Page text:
(NEWS BULLETIN FILE photo) Motorists need to be aware of the perils of wet roads and highways, as their safety and the safety of others depends upon it, says columnist.

Column: Know your wet-weather driving dos and don’ts

Retired constable offers advice after 20 years of traffic law enforcement

BY TIM SCHEWE

Welcome to wet road season in British Columbia. Some areas are blessed with this situation more often than others, but drivers need to be aware of the perils of wet highways. The well-being of you and other road users depend on it.

Wet pavement alone can increase stopping distances by more than 10 per cent. Water acts as a lubricant on the road surface and reduces traction. Add any dust and oil that might be present at the beginning of a rainfall and the highway could be very slippery until it is washed away.

Now would be a great time to increase your following distance to four or five seconds. That extra time to slow or stop could come in handy.

Remember, reduced traction also means a reduced ability to steer.

Hydroplaning is the situation where your tires are actually riding on top of a film of water on the asphalt. They are not in contact with the pavement and your vehicle will neither steer nor brake in this situation. To escape, lift your foot off the accelerator and coast in a straight line bleeding off speed until your tires are in contact with the road surface again.

Now steer or brake if required, and remember that it might be a good idea to proceed at reduced speed until the road conditions change for the better.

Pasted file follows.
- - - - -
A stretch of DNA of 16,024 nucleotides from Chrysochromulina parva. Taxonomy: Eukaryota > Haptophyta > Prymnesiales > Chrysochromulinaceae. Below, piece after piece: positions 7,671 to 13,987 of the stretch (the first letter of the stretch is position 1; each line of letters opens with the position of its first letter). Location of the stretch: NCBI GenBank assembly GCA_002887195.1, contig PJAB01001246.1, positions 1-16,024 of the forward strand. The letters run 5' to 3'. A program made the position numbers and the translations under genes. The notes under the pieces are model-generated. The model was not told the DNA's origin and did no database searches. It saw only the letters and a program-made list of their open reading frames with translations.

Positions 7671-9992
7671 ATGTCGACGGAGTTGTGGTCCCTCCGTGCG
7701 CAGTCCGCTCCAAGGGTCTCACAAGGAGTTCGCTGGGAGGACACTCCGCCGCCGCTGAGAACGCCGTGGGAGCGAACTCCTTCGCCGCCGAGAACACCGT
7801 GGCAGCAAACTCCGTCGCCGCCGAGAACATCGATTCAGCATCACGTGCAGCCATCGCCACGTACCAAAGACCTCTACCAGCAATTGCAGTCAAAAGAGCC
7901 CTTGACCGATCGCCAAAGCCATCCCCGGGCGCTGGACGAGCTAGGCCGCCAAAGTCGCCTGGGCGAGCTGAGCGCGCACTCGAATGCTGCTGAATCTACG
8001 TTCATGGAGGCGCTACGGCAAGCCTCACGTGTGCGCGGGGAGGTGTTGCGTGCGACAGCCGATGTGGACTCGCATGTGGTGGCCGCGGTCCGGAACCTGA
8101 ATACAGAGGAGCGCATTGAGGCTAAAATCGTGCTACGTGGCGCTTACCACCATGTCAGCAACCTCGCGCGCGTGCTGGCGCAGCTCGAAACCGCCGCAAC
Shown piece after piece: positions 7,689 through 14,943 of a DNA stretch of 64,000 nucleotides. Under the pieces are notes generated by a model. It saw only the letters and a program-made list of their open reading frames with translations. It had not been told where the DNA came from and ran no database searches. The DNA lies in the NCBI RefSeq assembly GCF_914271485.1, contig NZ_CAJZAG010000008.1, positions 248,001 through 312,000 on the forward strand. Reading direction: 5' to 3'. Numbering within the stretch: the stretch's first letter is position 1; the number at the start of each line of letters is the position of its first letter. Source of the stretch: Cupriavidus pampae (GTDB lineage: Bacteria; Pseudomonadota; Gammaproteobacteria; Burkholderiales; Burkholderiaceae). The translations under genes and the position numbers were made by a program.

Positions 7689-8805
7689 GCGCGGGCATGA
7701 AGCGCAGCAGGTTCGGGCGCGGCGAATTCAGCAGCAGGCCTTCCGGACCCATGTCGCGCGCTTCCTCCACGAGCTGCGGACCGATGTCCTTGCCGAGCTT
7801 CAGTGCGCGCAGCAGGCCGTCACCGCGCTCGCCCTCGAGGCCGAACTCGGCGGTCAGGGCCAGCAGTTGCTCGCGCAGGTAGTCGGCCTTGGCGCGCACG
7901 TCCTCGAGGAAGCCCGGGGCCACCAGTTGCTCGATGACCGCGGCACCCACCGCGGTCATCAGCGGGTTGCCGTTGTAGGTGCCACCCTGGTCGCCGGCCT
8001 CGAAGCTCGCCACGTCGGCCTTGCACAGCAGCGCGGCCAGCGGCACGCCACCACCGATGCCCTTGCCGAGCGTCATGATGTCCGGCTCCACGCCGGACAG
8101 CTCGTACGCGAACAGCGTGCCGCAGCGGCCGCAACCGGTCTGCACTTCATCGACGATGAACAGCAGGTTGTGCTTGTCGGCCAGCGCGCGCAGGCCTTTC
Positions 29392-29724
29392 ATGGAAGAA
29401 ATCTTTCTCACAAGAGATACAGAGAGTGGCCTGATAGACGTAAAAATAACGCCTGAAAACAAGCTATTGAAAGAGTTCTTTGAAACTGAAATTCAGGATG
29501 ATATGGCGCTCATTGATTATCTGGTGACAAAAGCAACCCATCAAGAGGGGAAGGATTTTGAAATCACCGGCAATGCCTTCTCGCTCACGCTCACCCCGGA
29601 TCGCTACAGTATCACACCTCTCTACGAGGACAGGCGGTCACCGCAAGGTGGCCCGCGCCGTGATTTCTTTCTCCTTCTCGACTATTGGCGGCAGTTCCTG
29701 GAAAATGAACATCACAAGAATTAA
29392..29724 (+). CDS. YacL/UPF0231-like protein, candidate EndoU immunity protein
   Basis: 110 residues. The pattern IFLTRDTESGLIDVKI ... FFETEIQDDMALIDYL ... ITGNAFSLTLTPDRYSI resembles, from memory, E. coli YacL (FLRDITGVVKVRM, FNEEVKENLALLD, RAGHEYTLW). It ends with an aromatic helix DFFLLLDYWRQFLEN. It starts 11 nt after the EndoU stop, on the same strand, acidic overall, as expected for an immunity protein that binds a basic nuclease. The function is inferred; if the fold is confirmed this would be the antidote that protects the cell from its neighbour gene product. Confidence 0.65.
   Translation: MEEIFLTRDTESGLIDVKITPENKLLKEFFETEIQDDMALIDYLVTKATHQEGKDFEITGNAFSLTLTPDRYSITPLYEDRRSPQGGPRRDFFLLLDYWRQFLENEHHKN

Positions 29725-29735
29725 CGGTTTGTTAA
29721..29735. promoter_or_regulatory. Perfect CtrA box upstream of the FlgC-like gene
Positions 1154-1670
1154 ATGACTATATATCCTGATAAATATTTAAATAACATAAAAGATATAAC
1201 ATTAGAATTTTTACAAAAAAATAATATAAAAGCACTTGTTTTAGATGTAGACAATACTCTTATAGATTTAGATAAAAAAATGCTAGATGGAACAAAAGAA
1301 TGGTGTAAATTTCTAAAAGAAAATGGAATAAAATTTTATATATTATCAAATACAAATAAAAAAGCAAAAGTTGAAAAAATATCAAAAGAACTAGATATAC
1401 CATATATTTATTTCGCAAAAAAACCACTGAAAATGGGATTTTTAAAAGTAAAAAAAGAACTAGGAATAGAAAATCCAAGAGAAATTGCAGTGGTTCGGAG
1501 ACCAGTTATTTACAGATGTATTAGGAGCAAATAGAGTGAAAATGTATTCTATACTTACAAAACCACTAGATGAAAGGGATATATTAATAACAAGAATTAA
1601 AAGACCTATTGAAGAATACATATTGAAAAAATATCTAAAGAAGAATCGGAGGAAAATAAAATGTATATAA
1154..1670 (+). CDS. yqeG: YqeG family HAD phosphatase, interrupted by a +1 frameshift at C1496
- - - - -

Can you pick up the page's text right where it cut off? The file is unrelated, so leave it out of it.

Steering before your tires regain contact with the road can result in a sudden change of direction when they do. This could cause you to collide with a vehicle beside you or run off the road altogether.

Getting caught in a hydroplaning situation depends on four things; your tire’s tread depth, the inflation pressure, your speed and the depth of the water on the road surface. You have complete control over three of these items. Make sure you have adequate tires and keep them inflated to the pressure on the door sticker. Slow down when it is wet.

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Lastly, watch the tire tracks of the vehicle in front of you. If the tracks stay clear of water for a second or two behind the vehicle, the water is not deep and a higher speed may be tolerable. If the tracks fill in immediately, there is a lot of water on the road surface and you must slow to an appropriate speed immediately.

Beware of standing puddles on or streams of water across the highway. If you drive into one and the tires do not strike the water at the same time you may be pushed out of control as one side of the vehicle slows down in response and the other does not.

Moderate speeds during wet weather are your best bet for safety.

Driving at night in the rain can be difficult. Make sure that your wiper blades are up to the task and consider using a hydrophobic glass treatment to increase visual acuity. This is useful for windows other than the windshield and the mirrors too.

Tim Schewe is a retired constable with 20 years of traffic law enforcement experience. For more of his columns, visit http://drivesmartbc.ca.

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